How can waves explain the behaviour of light?

In this area of study students use evidence from experiments to explore wave concepts in a variety of applications. Wave theory has been used to describe transfers of energy, and is important in explaining phenomena including reflection, refraction, interference and polarisation. Do waves need a medium in order to propagate and, if so, what is the medium? Students investigate the properties of mechanical waves and examine the evidence suggesting that light is a wave. They apply quantitative models to explore how light changes direction, including reflection, refraction, colour dispersion and polarisation.

On completion of this unit the student should be able to apply wave concepts to analyse, interpret and explain the behaviour of light.

Key knowledge

Properties of mechanical waves

  • explain a wave as the transmission of energy through a medium without the net transfer of matter
  • distinguish between transverse and longitudinal waves
  • identify the amplitude, wavelength, period and frequency of waves
  • calculate the wavelength, frequency, period and speed of travel of waves using: v=f\lambda=\frac{\lambda}{T}
  • investigate and analyse theoretically and practically constructive and destructive interference from two sources with reference to coherent waves and path difference: n\lambda and (n-\frac{1}{2})\lambda respectively
  • explain qualitatively the Doppler effect
  • explain resonance as the superposition of a travelling wave and its reflection, and with reference to a forced oscillation matching the natural frequency of vibration
  • analyse the formation of standing waves in strings fixed at one or both ends
  • investigate and explain theoretically and practically diffraction as the directional spread of various frequencies with reference to different gap width or obstacle size, including the qualitative effect of changing the \frac{\lambda}{w} ratio.

Light as a wave

  • describe light as an electromagnetic wave which is produced by the acceleration of charges, which in turn produces changing electric fields and associated changing magnetic fields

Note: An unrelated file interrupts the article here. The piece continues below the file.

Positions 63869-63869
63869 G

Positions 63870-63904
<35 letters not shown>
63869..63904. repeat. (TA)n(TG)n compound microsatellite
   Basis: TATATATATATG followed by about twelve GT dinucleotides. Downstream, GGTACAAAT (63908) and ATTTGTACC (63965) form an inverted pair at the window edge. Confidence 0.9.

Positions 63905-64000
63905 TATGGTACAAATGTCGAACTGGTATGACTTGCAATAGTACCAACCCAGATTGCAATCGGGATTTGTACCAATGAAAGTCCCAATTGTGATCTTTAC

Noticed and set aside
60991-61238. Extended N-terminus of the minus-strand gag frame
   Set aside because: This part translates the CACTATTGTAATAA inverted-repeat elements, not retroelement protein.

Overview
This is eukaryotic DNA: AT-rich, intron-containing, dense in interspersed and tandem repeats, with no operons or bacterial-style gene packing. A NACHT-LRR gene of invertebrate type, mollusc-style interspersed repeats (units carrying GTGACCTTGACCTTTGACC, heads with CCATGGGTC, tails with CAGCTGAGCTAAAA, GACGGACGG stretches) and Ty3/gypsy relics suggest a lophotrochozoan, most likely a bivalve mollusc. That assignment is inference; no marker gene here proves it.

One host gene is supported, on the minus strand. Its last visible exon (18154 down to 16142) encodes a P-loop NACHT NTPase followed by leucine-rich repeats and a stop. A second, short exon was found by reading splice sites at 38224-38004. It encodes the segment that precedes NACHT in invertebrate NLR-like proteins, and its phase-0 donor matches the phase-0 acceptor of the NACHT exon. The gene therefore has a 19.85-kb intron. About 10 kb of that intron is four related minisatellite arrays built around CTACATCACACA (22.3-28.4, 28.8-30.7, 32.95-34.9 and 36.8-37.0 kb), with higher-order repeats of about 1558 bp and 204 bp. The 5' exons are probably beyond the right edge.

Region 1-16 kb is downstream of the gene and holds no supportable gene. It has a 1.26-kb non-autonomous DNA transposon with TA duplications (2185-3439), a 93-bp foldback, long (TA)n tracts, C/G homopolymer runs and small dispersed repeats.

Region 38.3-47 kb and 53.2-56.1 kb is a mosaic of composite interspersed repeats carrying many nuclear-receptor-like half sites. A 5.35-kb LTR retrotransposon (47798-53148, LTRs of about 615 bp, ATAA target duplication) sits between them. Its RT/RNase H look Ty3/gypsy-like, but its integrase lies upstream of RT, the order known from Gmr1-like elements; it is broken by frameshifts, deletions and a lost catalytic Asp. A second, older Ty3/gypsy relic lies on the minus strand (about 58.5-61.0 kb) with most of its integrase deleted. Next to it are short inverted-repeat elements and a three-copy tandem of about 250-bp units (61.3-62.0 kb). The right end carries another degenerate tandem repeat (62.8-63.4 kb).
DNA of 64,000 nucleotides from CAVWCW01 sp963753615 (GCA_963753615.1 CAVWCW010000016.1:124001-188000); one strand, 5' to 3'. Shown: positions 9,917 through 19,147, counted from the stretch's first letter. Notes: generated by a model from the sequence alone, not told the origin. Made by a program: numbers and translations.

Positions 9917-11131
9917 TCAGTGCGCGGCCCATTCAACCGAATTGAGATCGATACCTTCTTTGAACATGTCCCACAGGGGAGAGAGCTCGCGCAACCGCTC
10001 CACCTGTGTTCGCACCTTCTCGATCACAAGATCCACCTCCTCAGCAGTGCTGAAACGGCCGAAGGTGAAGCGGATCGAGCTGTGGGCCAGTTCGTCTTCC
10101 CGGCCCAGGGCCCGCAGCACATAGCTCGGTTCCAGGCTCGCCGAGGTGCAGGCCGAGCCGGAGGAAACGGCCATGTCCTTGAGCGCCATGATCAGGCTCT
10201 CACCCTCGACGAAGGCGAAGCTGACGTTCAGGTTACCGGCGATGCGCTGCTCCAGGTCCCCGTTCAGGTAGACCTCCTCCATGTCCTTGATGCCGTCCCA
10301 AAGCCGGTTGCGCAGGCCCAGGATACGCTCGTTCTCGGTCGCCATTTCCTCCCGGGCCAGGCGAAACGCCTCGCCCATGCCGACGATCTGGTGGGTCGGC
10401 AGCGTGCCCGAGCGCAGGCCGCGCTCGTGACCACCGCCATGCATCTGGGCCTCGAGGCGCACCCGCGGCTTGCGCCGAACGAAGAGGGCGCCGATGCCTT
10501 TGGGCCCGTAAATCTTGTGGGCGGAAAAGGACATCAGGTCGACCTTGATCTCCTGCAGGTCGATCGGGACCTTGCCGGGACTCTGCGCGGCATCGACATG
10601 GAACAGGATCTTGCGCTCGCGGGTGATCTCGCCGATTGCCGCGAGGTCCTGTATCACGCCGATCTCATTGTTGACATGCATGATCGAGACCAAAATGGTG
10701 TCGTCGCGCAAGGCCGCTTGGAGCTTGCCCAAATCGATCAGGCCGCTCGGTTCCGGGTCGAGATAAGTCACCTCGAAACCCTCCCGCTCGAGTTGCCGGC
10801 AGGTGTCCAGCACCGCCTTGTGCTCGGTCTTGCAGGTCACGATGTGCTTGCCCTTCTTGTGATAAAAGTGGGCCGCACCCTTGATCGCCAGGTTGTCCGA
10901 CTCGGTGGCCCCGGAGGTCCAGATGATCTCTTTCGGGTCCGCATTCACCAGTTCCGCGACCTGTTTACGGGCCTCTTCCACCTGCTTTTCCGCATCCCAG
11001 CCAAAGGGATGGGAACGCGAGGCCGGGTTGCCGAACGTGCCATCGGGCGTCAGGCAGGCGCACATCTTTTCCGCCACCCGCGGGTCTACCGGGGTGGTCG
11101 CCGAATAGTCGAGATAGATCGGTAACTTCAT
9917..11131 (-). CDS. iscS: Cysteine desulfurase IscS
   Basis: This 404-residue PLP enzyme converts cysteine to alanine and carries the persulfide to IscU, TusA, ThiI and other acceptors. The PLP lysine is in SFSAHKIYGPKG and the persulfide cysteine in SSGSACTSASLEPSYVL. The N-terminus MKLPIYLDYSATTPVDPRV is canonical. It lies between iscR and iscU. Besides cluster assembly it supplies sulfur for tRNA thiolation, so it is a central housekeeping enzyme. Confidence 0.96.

• identify that all electromagnetic waves travel at the same speed, c, in a vacuum
  • compare the wavelength and frequencies of different regions of the electromagnetic spectrum, including radio, microwave, infrared, visible, ultraviolet, x-ray and gamma, and identify the distinct uses each has in society
  • explain polarisation of visible light and its relation to a transverse wave model
  • investigate and analyse theoretically and practically the behaviour of waves including:
    – refraction using Snell’s Law: n_1sin(\theta_1)=n_2sin(\theta_2)) and n_1v_1=n_2v_2
    – total internal reflection and critical angle including applications: n_1sin(\theta_c)=n_2sin(90^\circ)
  • investigate and explain theoretically and practically colour dispersion in prisms and lenses with reference to refraction of the components of white light as they pass from one medium to another
  • explain the results of Young’s double slit experiment with reference to:
    – evidence for the wave-like nature of light
    – constructive and destructive interference of coherent waves in terms of path differences:  n\lambda and (n-\frac{1}{2})\lambda respectively
    – effect of wavelength, distance of screen and slit separation on interference patterns: \Delta x=\frac{{\lambda}L}{d}}


Leave a Reply

Your email address will not be published. Required fields are marked *